ALBUM REVIEW: Fandom by Waterparks

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WRITTEN BY: Hannah Kay

Time’s a pretty funny thing. This week in particular has dragged by like a shambling, reanimated corpse, but at the same time it feels like it was July yesterday. In terms related to the subject matter at hand, it feels simultaneously like a few months and a few years since Waterparks dropped their sophomore LP Entertainment. The real amount of time falls somewhere a few months short of two years, but when a band has such a commanding energy both on and offstage like Waterparks does (owing that almost entirely to eccentric, loud, and honestly kind of genius frontman and rhythm guitarist Awsten Knight), their presence is sorely missed when they slumber for a bit. 

A lot has happened in the time that they took off between album cycles – the quieter members of the threepiece, drummer Otto Wood and lead guitarist Geoff Wigington kept up their private streak, with the latter allowing a brief peek into his life by announcing the birth of his daughter Farore during the summer of 2018. 

Knight has remained in clearer view of the scene, with his signature all-caps tweets taking fans along for the ride during his move from Houston to Los Angeles, and certain keen-eyed (also read as: intrusive) fans filled in the blanks with information regarding a particularly nasty breakup. These two themes – time and privacy – are at the front of Fandom’s glittery, candy-coated swings between euphoria and despair. 

In Fandom, Knight struggles with the stardom Entertainment propelled him and his bandmates into, trying to find a balance between who he wants to be and who everyone else (in particular the Waterparks ‘fandom’) see him as – leading to a very aptly named record and back-to-back explorations of Knight’s feelings of inadequacy and the need to be over-cautious with everything he says and does (“Watch What Happens Next”) and his feelings of being exploited and over-exposed (“Dream Boy”). 

Not every track on Fandom is a critique of the fandom culture that pervades every corner of the internet – the aforementioned breakup wormed its way into a number of tracks, even serving as the subject matter for the record’s lead single, “Turbulent.” This blend of the turbulence (pun incredibly intended) in Knight’s personal and private life present on Fandom creates a constant back-and-forth between those personal and private highs and lows (perhaps availably most bluntly in “I Miss Having Sex But At Least I Don’t Wanna Die Anymore”) that turns the record into a whirlwind time capsule of the last year-and-a-few-months of Knight’s life.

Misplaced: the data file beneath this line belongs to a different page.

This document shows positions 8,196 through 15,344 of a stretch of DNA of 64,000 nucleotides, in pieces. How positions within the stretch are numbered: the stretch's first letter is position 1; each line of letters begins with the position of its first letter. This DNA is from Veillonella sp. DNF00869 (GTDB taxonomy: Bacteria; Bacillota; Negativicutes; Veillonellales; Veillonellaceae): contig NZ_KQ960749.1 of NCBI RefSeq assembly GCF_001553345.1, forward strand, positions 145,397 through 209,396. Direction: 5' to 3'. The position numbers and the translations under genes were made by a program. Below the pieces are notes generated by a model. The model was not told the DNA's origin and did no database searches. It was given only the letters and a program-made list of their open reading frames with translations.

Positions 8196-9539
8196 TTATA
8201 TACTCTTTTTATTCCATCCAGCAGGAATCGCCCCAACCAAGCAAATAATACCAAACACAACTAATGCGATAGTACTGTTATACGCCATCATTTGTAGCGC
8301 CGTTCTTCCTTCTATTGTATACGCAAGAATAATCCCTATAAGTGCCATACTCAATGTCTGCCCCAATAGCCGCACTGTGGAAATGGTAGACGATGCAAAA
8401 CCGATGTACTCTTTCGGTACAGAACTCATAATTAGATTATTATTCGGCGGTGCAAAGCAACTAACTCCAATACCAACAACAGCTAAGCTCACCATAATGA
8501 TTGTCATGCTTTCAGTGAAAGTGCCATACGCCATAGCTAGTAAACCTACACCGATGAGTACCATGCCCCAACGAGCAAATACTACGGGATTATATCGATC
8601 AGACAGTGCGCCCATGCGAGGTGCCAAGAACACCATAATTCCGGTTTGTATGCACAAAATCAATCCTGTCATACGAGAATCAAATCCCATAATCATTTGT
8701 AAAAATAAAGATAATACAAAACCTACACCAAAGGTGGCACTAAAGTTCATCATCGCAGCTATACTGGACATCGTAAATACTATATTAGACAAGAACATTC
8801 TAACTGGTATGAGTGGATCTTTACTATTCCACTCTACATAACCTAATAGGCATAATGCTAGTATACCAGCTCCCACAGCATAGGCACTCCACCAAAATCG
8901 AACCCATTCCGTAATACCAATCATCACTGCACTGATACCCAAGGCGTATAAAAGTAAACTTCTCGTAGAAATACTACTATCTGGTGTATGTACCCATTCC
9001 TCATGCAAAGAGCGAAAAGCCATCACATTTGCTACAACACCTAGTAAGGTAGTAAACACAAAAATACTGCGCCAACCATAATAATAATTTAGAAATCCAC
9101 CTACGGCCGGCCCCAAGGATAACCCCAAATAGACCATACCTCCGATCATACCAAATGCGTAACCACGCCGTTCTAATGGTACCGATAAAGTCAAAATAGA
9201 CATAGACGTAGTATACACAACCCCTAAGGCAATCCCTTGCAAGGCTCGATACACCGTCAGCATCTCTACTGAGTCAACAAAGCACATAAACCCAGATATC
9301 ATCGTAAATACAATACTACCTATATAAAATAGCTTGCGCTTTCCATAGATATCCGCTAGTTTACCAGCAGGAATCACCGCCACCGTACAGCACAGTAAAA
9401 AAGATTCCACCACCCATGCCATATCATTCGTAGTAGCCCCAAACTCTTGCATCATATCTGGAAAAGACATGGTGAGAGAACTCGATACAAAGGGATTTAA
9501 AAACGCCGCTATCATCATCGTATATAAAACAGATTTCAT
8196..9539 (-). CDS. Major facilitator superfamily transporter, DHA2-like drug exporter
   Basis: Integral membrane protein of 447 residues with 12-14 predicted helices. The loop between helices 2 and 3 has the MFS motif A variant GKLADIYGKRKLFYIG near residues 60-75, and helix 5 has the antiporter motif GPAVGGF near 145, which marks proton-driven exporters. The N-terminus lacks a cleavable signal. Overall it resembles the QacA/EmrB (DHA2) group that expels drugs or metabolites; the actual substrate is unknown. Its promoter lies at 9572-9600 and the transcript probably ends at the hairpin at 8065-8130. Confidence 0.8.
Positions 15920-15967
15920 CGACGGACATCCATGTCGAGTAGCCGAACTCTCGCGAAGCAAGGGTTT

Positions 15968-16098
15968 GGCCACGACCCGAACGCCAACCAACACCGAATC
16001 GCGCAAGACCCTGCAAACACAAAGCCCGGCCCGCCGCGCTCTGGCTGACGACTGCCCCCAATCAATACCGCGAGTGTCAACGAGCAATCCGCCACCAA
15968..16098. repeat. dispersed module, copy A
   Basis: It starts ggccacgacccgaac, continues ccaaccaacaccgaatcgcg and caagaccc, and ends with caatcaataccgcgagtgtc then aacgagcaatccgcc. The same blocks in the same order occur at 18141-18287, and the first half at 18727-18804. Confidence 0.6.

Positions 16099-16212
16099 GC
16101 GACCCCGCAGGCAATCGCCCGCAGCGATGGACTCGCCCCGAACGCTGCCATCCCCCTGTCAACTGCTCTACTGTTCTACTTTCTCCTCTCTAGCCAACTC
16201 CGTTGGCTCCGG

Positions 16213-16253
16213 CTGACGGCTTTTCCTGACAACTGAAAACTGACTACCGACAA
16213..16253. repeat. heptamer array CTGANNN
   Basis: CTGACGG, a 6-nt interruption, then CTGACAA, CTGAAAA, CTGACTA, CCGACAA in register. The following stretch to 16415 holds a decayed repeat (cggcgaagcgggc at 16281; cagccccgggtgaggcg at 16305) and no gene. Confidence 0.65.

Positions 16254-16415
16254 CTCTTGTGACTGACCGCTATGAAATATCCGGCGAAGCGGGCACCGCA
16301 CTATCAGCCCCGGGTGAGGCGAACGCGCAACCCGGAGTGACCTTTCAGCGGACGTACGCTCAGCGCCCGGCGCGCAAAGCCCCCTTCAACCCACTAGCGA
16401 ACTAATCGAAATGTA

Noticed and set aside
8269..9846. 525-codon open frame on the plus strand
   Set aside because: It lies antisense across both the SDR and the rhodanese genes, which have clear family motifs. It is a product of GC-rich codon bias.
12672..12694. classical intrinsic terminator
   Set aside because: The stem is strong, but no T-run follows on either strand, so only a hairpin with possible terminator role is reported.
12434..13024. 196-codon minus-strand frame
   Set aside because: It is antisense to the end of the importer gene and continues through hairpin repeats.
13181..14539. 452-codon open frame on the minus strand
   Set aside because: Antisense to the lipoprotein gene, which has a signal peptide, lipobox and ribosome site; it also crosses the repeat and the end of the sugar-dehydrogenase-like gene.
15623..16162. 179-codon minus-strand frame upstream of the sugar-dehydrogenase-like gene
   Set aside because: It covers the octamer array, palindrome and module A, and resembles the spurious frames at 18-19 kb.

Despite Fandom being (lyrically) Waterparks’ bleakest yet, Knight’s clever wordplay and prose are present and in high supply throughout the record. Knight weaves together couplets that sound like they were written to be tattooed in one song (“I said ‘I love you to death’/ So I must be dead”) and plays with the English language like his beloved PRS guitars in the next (“But now you got your gloves/ And now you boxed me out/ I’m out the ring/ But the only ring I want/ Is the ring around your finger/ But your middle one’s up”). His claim of being “Pete Wentz and Patrick [Stump] combined” (“Turbulent”) is bold indeed, but Knight’s cool confidence and skill to back it up make it closer to being factual than egotistical. 

The talents of Knight’s bandmates shouldn’t be overlooked – and given their presence on this record, that would be a pretty hard thing to do in the first place. Wigington’s sickeningly sweet licks and riffs – his parts on “Easy To Hate” come to mind as being particularly infectious – paint whorls of bright color over the (mostly “Telephone” stands as an exception) moody blues of Knight’s lyrics. Wood is at the top of his game, laying down track after track that could get the smallest house show and the biggest arena jumping along and coming to a peak in the incredible racing heartbeat of a pulse he plays underneath “Turbulent.” Together, Knight, Wigington and Wood have a whip-smart understanding of their strengths as a unit, able to infuse depth and emotion into the record’s blend of high-octane energy and somber introspection – and also keep the listener around for another round of Fandom by having the last track “I Felt Younger When We Met” tick by seamlessly back around to the opening track “Cherry Red.” They’ve spent their time figuring out what they want to say, and they’ll keep you around for as many times as it takes for you to really listen.  

In the end, it all comes back to time on Fandom. Time spent in love and time spent out; time spent healing and time spent relapsing. Time spent in public and time spent in private, and what that becomes when the line between the two are blurred with fame and exposure. Fandom is a deeply personal record Waterparks have chosen to make public, and the acknowledgement of that paradoxical nature throughout the record makes Fandom a piece of art that becomes more and more rewarding of an experience on each subsequent listen.

Record For Fans Of: Fall Out Boy, All Time Low

Spin This Track: “War Crimes”

Track list:

  1. Cherry Red
  2. Watch What Happens Next
  3. Dream Boy
  4. Easy to Hate
  5. High Definition
  6. Telephone
  7. Group Chat
  8. Turbulent
  9. Never Bloom Again
  10. I Miss having Sex But At Least I Don’t Want To Die Anymore
  11. War Crimes
  12. [Reboot]
  13. Worst
  14. Zone Out
  15. I Felt Younger When We Met

Follow writer Hannah Kay on Twitter @deadgodspeed

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